Deik is a fabulous lightweight, inexpensive workhorse that is like a broom, dust mop, and dustpan all in one. And yes those headlights! I use my Deik daily, as I too have dark wood floors. Just think of how much dust and debris would build up over even a few days if we couldn’t see it so well. It’s always been there, just not so visible!

As for shoe repair shops, you can find a national store locator at the Shoe Service Institute of America website. Just type in your location and you’ll be on your way! (I checked your zip code and see there are at least two shops within 20 miles of you.)


Dealing with Disabilities

Dear Mary: I read your posts and emails faithfully, and admire you for being able to get your own debt under control. However, I struggle with how a young family with huge permanent medical bills for two children can ever become debt-free. How can we do this? Gail

Dear Gail: I am at such a disadvantage here because I have no idea what these “huge permanent medical bills” are for your two children. If your children are disabled, you need to seek out the benefits that are available to you through the Social Security Administration. If your kids are just sick all the time and it feels like their medical bills will be permanent, you need to find good health insurance that will shoulder a lot of the cost. A group plan through an employer will offer the best option there. Or if you are not employed, you can apply for state Medicaid benefits.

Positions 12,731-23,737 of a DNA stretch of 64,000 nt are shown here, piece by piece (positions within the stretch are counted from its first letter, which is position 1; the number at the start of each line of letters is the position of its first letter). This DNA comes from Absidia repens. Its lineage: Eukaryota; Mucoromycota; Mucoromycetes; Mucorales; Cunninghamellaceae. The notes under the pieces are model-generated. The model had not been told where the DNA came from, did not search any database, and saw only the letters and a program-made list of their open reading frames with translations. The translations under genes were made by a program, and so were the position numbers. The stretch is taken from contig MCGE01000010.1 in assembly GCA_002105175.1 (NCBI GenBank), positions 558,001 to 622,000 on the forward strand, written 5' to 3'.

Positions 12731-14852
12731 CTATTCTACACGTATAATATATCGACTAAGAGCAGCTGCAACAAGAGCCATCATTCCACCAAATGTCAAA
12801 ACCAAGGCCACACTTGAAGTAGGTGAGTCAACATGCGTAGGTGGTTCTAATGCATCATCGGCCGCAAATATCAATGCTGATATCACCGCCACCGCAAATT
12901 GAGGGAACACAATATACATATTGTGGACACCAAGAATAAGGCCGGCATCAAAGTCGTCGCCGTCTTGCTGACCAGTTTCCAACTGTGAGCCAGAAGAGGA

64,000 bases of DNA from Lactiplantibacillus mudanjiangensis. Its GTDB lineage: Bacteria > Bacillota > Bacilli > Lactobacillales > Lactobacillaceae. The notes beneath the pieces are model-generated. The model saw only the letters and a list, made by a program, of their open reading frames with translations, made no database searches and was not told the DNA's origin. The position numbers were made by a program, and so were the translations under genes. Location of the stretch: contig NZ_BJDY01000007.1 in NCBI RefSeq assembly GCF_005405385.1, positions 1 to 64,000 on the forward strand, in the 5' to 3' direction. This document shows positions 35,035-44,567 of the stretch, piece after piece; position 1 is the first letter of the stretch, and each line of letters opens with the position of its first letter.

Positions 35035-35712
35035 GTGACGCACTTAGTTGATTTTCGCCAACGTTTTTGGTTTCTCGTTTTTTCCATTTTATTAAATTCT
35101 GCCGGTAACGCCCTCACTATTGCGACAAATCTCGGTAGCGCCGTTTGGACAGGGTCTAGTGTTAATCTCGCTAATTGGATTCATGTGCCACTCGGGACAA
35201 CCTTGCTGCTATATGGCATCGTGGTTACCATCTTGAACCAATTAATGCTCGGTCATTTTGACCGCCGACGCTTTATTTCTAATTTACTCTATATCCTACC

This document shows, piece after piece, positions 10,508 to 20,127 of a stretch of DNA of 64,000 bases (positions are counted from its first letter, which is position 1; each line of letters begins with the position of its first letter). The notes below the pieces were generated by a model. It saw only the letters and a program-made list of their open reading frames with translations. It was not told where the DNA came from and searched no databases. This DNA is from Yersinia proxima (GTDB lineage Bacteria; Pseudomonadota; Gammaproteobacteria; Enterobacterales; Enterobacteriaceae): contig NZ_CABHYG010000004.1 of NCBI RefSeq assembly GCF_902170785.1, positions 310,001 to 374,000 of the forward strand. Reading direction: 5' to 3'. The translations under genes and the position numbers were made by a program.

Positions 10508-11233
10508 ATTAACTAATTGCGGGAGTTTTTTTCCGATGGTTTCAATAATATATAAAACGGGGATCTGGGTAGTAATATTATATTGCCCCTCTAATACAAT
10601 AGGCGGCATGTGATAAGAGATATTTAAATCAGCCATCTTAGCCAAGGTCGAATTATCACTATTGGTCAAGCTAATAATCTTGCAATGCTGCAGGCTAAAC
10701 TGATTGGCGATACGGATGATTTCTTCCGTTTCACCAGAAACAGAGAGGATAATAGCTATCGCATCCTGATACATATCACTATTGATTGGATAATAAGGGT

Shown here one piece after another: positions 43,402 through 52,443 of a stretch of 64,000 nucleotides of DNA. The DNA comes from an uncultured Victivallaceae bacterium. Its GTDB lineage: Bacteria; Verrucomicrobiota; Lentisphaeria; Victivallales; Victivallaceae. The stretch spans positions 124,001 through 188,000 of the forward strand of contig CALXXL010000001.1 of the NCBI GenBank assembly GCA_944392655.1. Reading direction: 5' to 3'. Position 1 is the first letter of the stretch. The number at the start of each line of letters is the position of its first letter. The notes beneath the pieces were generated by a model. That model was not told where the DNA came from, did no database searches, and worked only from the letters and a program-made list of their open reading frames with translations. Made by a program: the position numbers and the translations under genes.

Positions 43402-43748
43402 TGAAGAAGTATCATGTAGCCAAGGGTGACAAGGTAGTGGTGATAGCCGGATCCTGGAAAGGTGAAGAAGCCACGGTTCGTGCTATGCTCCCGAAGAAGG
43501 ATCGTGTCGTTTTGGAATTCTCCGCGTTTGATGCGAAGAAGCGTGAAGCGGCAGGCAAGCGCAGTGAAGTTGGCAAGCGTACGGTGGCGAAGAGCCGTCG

If I were you and my children were permanently medically challenged, wild horses could not stop me from learning about every possible organization and hospital committed to helping sick kids and their families. I would start with Shriner’s Hospitals and St. Jude Children’s Research Hospital and not stop until I knew of every possible way to get help.

There’s no doubt that the hand you’ve been dealt (if indeed your children have long-term disabilities) is going to be costly until the children reach adulthood. However, using this situation as a license to fall deeply into debt is a choice you have, but one I hope you will not make.

I wish you well and thank you so much for your kind words!

Question: Do you have a question you’d like to ask Mary? Ask it here and there’s a good chance you’ll see her answer in a future post.